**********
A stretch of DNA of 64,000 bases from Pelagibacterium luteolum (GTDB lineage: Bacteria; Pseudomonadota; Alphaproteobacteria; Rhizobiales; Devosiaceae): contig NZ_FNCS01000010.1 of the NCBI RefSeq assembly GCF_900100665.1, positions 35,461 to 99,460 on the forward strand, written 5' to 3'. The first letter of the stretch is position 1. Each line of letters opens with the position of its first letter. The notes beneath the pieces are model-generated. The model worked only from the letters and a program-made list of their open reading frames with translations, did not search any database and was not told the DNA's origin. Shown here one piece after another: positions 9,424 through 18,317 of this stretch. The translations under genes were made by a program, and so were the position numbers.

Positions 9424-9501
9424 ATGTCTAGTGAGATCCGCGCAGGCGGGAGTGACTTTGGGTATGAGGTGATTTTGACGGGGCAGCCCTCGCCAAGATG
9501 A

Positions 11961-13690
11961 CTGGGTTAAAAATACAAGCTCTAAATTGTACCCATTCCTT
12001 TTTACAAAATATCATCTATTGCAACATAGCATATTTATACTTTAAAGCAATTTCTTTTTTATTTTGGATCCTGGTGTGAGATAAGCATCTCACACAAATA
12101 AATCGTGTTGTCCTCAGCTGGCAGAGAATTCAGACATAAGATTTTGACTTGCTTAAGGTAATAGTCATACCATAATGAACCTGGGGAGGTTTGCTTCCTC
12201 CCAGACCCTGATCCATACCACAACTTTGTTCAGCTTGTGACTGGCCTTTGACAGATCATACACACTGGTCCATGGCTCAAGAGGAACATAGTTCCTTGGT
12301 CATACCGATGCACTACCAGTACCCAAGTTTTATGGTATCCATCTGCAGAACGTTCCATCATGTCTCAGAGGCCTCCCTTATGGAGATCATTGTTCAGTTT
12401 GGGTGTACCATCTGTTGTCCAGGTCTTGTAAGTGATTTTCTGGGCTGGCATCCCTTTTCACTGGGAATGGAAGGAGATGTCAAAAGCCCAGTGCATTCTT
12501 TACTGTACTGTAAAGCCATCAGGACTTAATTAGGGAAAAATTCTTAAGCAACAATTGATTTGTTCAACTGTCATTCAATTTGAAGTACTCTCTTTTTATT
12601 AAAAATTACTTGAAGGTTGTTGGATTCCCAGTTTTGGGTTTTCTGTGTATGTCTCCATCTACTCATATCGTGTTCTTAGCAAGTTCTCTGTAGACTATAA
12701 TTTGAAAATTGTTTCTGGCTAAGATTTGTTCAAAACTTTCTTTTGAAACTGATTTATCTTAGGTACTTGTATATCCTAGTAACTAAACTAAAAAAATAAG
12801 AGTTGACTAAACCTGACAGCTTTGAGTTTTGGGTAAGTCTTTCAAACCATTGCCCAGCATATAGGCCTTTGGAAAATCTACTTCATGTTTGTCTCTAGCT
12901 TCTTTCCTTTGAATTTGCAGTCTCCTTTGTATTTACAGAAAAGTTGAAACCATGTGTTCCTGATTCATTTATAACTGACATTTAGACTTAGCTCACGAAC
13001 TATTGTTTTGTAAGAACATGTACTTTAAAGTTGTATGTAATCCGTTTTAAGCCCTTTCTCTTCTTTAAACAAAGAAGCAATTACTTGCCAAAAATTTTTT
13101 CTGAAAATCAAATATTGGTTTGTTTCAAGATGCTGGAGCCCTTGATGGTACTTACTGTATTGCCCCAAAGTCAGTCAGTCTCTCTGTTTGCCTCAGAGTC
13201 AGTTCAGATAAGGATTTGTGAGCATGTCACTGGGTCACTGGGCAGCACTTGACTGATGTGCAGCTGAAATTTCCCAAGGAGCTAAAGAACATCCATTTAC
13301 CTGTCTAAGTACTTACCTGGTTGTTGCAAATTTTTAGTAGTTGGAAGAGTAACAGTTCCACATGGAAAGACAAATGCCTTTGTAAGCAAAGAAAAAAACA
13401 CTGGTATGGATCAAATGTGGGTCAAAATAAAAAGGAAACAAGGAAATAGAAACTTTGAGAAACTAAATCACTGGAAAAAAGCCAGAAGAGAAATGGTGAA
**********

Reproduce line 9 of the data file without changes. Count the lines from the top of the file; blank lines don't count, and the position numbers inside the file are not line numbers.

12201 CCAGACCCTGATCCATACCACAACTTTGTTCAGCTTGTGACTGGCCTTTGACAGATCATACACACTGGTCCATGGCTCAAGAGGAACATAGTTCCTTGGT